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NHL Prospects

McIsaac’s case for going first Overall at 2016 QMJHL Draft

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Just three years removed from both a QMJHL and a Memorial Cup championship, the Halifax Mooseheads finished second-last in the 2015-16 regular season.

Their 21 wins and 50 points resulted in a failure to make the postseason, along with the last-place Baie-Comeau Drakkar, but they came away from their down year with something to be happy about — they won the first overall pick in the 2016 QMJHL Draft.

The Mooseheads have the unique opportunity to bring Nova Scotian defender Jared McIsaac home with their top pick.

Ranked second just behind Benoit-Olivier Groulx — the son of long-time Gatineau Olympiques and newly-hired Syracuse Crunch head coach Benoit Groulx — the gap between the top two prospects in the ‘Q’ draft is extremely narrow.

Basically, it’s all up to Halifax general manager Cam Russell as to which prospect he’d rather take: a franchise defender in McIsaac or a franchise center in Groulx.

McIsaac, a two-way defender and alternate captain for the Cole Harbour Major Midgets (NSMMHL), scored 36 points (14G, 22A) in 33 games this season and added nine points (3G, 6A) in as many postseason games. He was named the league’s top defenseman just a year after earning the rookie defender award in 2014-15. Needless to say, he’s pretty exceptional.

That’s why when word got out that current Saint John Sea Dogs center Joseph Veleno was intending to apply for exceptional status last year as a 15-year-old, it was suggested that the very exceptional McIsaac would as well. Coming off a remarkable rookie season in minor hockey in which he played mostly against older players, McIsaac was primed for doing the same in major junior.

But while Veleno was the first-ever under-aged player to become eligible for the QMJHL draft (and to go first overall), it was never reported that McIsaac applied; thus, the Truro native returned to the NSMMHL where he became a star worthy of the first selection in the 2016 draft.

It’s always a gamble to select a defenseman with the first overall pick in any draft, be it at the junior or professional level, due to the fact that it is more difficult to translate one’s defensive game to the next level; so it may be suggested that the Mooseheads can’t go wrong in picking the offensive dynamo Groulx.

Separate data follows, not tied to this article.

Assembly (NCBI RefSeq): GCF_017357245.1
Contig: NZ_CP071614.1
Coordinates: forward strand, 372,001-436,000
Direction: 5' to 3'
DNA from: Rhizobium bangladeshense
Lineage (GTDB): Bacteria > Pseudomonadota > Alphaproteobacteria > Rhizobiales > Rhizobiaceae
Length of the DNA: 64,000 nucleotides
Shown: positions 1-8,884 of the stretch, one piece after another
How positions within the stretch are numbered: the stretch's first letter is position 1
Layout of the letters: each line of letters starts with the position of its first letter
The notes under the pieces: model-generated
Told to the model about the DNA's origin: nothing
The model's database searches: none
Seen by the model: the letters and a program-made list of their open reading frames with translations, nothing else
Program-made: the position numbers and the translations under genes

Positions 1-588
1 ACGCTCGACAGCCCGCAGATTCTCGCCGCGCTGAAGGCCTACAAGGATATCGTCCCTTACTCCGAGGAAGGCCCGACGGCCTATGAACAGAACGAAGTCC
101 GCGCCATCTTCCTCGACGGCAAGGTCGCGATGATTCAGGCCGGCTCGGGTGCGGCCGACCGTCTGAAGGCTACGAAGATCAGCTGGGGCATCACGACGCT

That doesn’t mean the team won’t go for the defender at Saturday’s draft, though, as evidenced by the Halifax GM going on record after the draft lottery win saying that the club is interested in him:

“We like Jared McIsaac and there are a few really good players that are at the top,” Russell said. “We don’t have our minds made up and we’ll make sure we do our homework — and hopefully we make the right decision.”

Several scouts agree that despite Groulx being ranked above McIsaac, the latter is the more logical choice for the Mooseheads.

“I think the top two players are (indeed) the top two players,” said International Scouting Services insider and Atlantic Canadian head scout Chris Mooring. “Myself, I’d probably take McIsaac over Groulx, just because they don’t come along very often — the type of player that McIsaac is.

“There’s no weakness in his game, at all. He plays physical. He’s got great offensive tools. He’s very good defensively. He’s a two-way defenceman to build around. You win with guys like that.”

With a new head coach in Andre Tourigny and an entirely new direction, the Mooseheads hope to start winning again. They started the 2015-16 season with top players like Timo Meier, Danny Moynihan and Cody Donaghey, all of which they traded away throughout the year in the interest of rebuilding.

But with talented young forwards like Otto Somppi and Maxime Fortier (among others), it makes sense for the Mooseheads to add a future star defender to an otherwise thin blue-line.

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